An avulsion injury is a serious injury that occurs when a soft tissue is forcibly torn away, either partially or completely. The organ commonly affected by this kind of injury is the skin. Medically speaking, an avulsion injury usually refers to surface trauma where all skin layers have been torn away, thus uncovering its underlying structures, such as, subcutaneous tissue, muscle, tendons, or even bones. It is likened to an abrasion, except in its more severe form, as body parts can be partially or fully detached from the body. Avulsion injury is typically caused by trauma.
Types of Avulsion Injury
There are different types of avulsion injury. These types are the general locations where an avulsion injury can occur, which include:
- Skin (most common)
- Nerve (brachial plexus)
Causes of Avulsion Injury
There are many possible causes for an avulsion injury. These are usually by severe trauma to the skin:
- Human and animal bites
- Gunshot wounds
- Stab wounds
- Crush injuries
- Falls, especially those against jagged surfaces
- Severe burns
- Motor vehicular collisions and accidents, especially those involving dragging incidents
Signs and Symptoms of Avulsion Injury
The signs and symptoms of any avulsion injury is dependent on the location and the nature of the injury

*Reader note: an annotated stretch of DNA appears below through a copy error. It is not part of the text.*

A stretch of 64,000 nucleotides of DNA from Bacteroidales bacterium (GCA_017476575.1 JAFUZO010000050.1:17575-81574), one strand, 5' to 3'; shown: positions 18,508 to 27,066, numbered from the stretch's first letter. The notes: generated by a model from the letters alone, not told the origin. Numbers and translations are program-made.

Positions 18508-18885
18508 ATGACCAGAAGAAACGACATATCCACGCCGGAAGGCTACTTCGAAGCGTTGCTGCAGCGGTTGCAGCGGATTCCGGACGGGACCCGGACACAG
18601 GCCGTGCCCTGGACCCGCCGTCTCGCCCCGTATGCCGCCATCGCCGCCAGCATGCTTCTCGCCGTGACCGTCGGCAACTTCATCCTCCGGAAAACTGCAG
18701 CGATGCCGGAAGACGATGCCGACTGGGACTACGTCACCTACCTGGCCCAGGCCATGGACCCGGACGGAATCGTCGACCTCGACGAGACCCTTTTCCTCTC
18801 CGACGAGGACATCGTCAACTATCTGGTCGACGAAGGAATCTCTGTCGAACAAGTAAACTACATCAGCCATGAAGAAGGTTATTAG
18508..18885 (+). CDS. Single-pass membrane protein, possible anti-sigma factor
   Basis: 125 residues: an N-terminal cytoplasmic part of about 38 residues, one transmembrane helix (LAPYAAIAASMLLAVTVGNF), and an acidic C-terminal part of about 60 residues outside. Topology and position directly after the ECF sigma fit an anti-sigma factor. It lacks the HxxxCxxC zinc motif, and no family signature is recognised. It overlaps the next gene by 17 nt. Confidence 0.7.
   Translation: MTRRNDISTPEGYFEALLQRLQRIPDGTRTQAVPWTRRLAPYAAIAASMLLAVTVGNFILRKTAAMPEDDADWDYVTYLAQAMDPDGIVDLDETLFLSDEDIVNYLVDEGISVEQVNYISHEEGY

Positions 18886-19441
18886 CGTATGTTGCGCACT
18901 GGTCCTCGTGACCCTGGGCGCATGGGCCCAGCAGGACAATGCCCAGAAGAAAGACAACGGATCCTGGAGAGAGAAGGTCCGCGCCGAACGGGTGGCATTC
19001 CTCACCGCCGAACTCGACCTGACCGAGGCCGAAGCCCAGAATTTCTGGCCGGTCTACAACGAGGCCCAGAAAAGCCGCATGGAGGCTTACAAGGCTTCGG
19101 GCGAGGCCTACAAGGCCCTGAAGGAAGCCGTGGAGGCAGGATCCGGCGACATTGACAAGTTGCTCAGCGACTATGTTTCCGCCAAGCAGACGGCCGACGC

- Minimal to severe bleeding
- Puncture wounds
- A body part may be partially or completely removed
- Mild to severe pain
- Crushed body tissue
First Aid Management for Avulsion Injury
First aid treatment and management will depend on the type of avulsion injury. However, the utmost priority is to reduce pain and discomfort of the patient. The following is the general recommendation in cases of avulsion injury:
- If the patient is unconscious, check for the patient’s airway, breathing and circulation. If necessary, initiate CPR. Call localemergency number.
- For small wounds where there is no damage to structures such as nerves, blood vessels and the like, wash the wound with water and soap. Pat it dry with a clean towel. Apply antibiotic ointment. There is no need to cover the wound.
- For large wounds with bleeding, control bleeding by applying direct pressure on the wound until bleeding stops. Use a clean dressing or any absorbent cloth. If the cloth is soaked with blood, another absorbent cloth on top of the used cloth. Elevate the injured area.
- In cases of stab wounds, do not remove the knife as this maycause more bleeding.
- In cases of amputations, rinse the amputated body part and remove any dirty material that can cause contamination. Wrap the severed part in a clean, damp cloth and place inside a sealed plastic bag before placing inside a bag of cold water.
To learn how to manage an avulsion injury, enroll in First Aid Courses and CPR Training.